Recent decades have seen a substantial policy shift in the balance of care provided between nursing homes, hostels and community care under the Aged Care Reform Strategy (Mid-Term Review 1991), with admission to residential care becoming more controlled to prevent premature and unnecessary admission. There has also been an emphasis on community care of younger people (adults and children) with disabilities; integration and deinstitutionalisation policies apply in all disability sectors providing intellectual, sensory, physical and psychiatric services. 1
While these policies do address the rights and quality of life of people with disabilities, even where family carers are available, serious impairment and the innate stresses of caregiving may mean that residential placement becomes inevitable. The longitudinal nature of our study enabled us to profile carers with a relative already in residential care and take a prospective view of the factors affecting residential placement.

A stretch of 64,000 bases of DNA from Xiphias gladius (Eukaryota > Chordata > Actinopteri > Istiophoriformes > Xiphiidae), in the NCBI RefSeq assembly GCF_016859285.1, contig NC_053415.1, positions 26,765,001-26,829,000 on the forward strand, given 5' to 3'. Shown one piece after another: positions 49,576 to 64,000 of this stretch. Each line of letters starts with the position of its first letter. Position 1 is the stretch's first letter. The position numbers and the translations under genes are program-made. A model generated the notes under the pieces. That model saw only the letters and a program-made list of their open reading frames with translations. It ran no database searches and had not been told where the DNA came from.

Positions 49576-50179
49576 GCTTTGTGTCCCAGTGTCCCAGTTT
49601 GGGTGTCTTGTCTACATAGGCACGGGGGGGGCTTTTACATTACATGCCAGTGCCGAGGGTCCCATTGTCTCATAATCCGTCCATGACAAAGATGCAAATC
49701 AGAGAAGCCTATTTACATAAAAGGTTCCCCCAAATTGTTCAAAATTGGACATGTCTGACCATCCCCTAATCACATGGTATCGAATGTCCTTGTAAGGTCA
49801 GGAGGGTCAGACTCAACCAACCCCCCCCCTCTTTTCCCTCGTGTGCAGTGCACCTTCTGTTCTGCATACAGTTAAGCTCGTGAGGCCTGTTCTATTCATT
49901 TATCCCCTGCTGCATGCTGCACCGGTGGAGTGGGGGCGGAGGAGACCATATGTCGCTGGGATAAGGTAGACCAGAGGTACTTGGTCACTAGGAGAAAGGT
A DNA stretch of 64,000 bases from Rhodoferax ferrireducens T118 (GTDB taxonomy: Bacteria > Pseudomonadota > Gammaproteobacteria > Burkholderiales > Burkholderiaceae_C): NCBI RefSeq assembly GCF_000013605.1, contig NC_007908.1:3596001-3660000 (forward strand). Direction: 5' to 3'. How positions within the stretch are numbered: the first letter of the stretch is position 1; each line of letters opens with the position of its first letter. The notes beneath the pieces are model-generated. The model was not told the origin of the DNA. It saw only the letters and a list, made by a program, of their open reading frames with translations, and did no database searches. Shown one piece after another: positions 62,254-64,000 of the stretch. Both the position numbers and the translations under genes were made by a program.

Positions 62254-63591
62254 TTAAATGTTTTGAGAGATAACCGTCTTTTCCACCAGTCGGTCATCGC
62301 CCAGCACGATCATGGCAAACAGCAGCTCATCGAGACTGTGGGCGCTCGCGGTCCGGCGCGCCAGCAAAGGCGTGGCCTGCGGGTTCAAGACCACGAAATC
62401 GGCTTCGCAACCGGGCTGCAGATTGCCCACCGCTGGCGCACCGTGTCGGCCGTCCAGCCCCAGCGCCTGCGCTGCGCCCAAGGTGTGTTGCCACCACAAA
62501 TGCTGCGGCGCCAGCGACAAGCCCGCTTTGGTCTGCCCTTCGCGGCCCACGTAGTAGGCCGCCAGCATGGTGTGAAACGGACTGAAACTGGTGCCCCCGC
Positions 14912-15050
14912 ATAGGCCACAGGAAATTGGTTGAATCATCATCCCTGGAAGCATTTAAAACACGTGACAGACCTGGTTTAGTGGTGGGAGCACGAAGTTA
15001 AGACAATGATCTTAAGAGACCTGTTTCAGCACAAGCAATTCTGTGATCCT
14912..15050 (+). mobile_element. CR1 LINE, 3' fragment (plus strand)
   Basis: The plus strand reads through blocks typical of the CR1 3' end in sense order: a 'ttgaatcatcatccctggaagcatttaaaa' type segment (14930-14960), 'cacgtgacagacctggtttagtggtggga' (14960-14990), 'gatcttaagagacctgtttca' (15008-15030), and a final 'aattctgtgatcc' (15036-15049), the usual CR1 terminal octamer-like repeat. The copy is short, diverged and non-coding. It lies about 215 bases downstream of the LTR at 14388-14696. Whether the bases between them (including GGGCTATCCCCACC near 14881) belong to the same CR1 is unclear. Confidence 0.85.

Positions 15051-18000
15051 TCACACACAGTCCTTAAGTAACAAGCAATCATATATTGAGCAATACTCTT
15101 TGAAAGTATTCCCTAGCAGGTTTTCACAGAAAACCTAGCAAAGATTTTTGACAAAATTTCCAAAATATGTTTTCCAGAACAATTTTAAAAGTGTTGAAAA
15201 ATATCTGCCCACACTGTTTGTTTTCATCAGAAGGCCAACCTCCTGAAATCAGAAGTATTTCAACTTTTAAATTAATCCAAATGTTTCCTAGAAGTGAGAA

Previous studies have identified significant factors in the decision to use residential care. Factors associated with the care-recipient (older age, 2 cognitive impairment 3 and physical and instrumental dependencies 4) have been commonly identified as reasons for institutional placement. Specific problems associated with disability (wandering, forgetfulness and incontinence 5) have been isolated as key predictors.
In terms of the carer, offspring carers 6 and carers not living with